What Is Cancer?
Cancer is generally defined as the unregulated growth of certain cells in the body. The word cancer actually refers to over 100 different diseases, but in all cases, certain body cells multiply in an abnormal, unregulated manner.
Normally, the growth and reproduction of every cell in the body are regulated. This regulation determines how the tissues and organs in the body function, as well as their size. When previously healthy cells in the body begin to grow too rapidly, they become abnormal and build up to form a solid mass, or tumor.
Types of Tumors
If the cells of the tumor remain localized at the site where they began in the body and multiply relatively slowly, the tumor is called benign. Benign tumors, such as cysts, warts, moles, and polyps, do not spread to other parts of the body. Benign tumors usually can be removed surgically and generally are not life threatening. Benign tumors won't return if all of the abnormal cells are removed.
Malignant tumors contain cells that grow rapidly and spread to healthy, normal bodily tissue. There are many altered properties of malignant cells that allow a pathologist—a physician who specializes in the causes of diseases—to determine if a tumor is abnormal.
What Is Metastasis?
The cells of malignant tumors may undergo metastasis, a process in which cells travel from their original tumor, and spread to other organs. Once this occurs, malignant cells develop into new tumors that often grow more rapidly than cells from the original tumor.
Complications from Cancer
The bone is a common site of metastasis for a number of different cancers.
Cancer cells that have metastasized to the bone can damage the bone, which can give rise to a variety of symptoms. Various treatments are available to control the symptoms and the destruction of bone.
Hypercalcemia of malignancy—an abnormal amount of calcium in the blood—is another possible complication from cancer. It affects approximately 10% to 20% of all adult patients at some point during the course of their disease.
How Is Cancer Classified?
Cancers are classified based on where they start growing. The four major categories of cancers include: carcinomas, sarcomas, leukemias, and lymphomas. About half of all cancers originate in one of 4 organs: the lung, breast, prostate, or colon.
How Cancers Start
Before a cell can become cancerous, its genetic information, or DNA, must be damaged. This damage is what causes a cell to grow rapidly and turn into a tumor. Not all cells will experience equal damage to their genetic material, and it is not possible to predict when cancer will spread or where it will go. This is why some cancers can spread so fast and aggressively, while other cancers are slow moving and treatable.
What Are the Stages of Cancer?
- In stage I, cancer cells can be distinguished from normal cells. The cancer cells are still localized (usually referred to as cancer in situ) and surgical removal of the tumor usually results in a cure.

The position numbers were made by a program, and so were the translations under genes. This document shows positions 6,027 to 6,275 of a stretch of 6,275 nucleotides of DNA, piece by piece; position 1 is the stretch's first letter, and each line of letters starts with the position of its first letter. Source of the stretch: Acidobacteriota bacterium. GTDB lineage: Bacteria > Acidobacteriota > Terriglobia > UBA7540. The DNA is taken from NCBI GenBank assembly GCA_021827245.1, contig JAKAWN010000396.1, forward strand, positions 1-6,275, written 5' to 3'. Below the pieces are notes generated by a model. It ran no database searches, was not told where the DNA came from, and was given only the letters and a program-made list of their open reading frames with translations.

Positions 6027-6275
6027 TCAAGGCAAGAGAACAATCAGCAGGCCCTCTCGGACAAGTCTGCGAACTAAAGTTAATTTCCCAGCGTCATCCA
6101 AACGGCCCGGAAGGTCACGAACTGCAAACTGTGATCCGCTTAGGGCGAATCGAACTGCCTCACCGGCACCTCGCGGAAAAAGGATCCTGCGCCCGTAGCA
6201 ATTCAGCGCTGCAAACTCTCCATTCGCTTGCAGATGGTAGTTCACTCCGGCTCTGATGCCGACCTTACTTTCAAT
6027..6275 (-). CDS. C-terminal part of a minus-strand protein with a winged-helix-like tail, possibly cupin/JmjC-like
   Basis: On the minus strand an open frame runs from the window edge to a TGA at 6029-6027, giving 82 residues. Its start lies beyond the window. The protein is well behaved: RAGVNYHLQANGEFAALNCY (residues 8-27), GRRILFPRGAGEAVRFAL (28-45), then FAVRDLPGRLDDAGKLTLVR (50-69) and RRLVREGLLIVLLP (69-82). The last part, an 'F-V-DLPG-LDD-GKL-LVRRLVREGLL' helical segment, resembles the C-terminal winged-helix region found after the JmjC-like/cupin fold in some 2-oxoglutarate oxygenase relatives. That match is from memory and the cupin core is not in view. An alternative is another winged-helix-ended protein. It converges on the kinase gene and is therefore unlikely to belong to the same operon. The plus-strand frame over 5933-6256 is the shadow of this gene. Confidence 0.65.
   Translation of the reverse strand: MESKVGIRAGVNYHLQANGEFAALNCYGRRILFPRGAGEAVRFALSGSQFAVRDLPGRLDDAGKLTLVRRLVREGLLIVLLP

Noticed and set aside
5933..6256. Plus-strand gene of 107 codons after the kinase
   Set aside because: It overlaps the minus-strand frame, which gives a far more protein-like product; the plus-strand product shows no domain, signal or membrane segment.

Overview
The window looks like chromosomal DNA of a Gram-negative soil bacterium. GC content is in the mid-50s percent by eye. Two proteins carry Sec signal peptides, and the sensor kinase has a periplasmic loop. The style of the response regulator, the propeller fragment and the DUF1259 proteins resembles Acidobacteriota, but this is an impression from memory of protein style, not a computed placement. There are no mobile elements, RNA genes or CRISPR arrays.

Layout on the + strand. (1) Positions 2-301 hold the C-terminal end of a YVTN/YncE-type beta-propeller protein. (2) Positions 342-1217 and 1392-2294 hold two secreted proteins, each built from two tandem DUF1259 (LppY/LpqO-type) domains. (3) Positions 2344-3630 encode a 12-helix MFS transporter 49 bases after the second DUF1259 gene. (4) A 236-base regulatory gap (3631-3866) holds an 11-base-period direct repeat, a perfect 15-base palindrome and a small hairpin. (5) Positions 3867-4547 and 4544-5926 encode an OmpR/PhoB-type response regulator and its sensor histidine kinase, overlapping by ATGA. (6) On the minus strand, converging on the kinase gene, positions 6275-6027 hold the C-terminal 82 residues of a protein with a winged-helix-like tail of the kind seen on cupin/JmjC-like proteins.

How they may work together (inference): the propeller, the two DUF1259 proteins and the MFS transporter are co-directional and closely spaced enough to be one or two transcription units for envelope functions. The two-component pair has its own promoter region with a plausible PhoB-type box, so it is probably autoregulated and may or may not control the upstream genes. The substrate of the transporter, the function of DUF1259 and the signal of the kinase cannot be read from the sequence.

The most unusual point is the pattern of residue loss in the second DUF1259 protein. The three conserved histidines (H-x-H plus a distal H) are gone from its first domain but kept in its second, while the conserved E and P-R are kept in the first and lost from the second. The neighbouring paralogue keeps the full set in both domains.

- In stage II, tumor size is increased. The cancer cells may or may not have spread to the lymph nodes, and begun encroaching on nearby tissue.
- By stage III, the cancer cells have continued to grow and extend into the area around the tumor.
- In stage IV, tumors have spread to other parts of the body.
Symptoms Suspicious of Cancer
In its early stages, cancer typically does not have any symptoms. However, here are some important symptoms that might indicate the presence of cancer and should be brought to the attention of a doctor:
- Any changes in bowel habits. Suddenly developing constipation that continues for two weeks or more, especially if it's accompanied by intermittent attacks of diarrhea. Cancer of the bowel often presents itself in this way. Blood in the stool, even if attributed to hemorrhoids, should also be checked out because hemorrhoids can coexist with more serious colon problems. Finally, if normally bulky stool has become thin and ribbonlike, the reduced caliber may be due to a growth that's narrowing a portion of the colon.
- An open sore or a persistent rash that does not clear up may reflect skin cancer.
- Blood or discharge from any body orifice—vomited, coughed up, in the urine, from the vagina, or in the stool.
- Any persistent bump or lump anywhere—in the breast, on the skin, in the testicle, under the arms, neck, groin, or abdomen.
- Pain in the stomach, either when hungry or after eating, indigestion, or difficulty swallowing.
- A chronic, nagging cough, with or without sputum and especially (but not necessarily) accompanied by any amount of blood, however small, is a signespecially in smokers. So is persistent hoarseness.
- A low-grade fever without an obvious cause (doctors called it FUOfever of unknown origin) that continues for longer than a week or two warrants a visit to your doctor. It may be due to something as innocuous as an infection behind a tooth, but it may also reflect a serious process such as a diseased heart valve, an abscess somewhere in the bodyor a hidden malignancy.
- Weight loss for no apparent reason. The problem may be due to a medication, an overactive thyroid, an undiagnosed infectionor, again, a hidden cancer.
Although these signs may be symptoms of other conditions, they should not be ignored because they are not causing any pain. Cancers often don't hurt in the early stages.
The information provided here does not substitute for the information or advice from a health care professional.
For additional information about cancer, visit the websites below:
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